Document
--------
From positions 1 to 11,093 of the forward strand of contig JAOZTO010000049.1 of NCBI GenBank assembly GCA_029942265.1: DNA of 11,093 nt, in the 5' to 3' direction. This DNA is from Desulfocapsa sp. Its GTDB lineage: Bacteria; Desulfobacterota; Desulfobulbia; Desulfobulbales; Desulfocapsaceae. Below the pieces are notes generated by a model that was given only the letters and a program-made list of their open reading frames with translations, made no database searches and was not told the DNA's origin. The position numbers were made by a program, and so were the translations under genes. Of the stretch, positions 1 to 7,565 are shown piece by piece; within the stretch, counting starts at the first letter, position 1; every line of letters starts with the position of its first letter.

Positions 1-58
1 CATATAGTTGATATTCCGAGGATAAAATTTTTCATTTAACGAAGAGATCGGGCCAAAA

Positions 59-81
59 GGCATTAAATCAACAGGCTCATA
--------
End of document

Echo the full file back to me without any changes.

From positions 1 to 11,093 of the forward strand of contig JAOZTO010000049.1 of NCBI GenBank assembly GCA_029942265.1: DNA of 11,093 nt, in the 5' to 3' direction. This DNA is from Desulfocapsa sp. Its GTDB lineage: Bacteria; Desulfobacterota; Desulfobulbia; Desulfobulbales; Desulfocapsaceae. Below the pieces are notes generated by a model that was given only the letters and a program-made list of their open reading frames with translations, made no database searches and was not told the DNA's origin. The position numbers were made by a program, and so were the translations under genes. Of the stretch, positions 1 to 7,565 are shown piece by piece; within the stretch, counting starts at the first letter, position 1; every line of letters starts with the position of its first letter.

Positions 1-58
1 CATATAGTTGATATTCCGAGGATAAAATTTTTCATTTAACGAAGAGATCGGGCCAAAA

Positions 59-81
59 GGCATTAAATCAACAGGCTCATA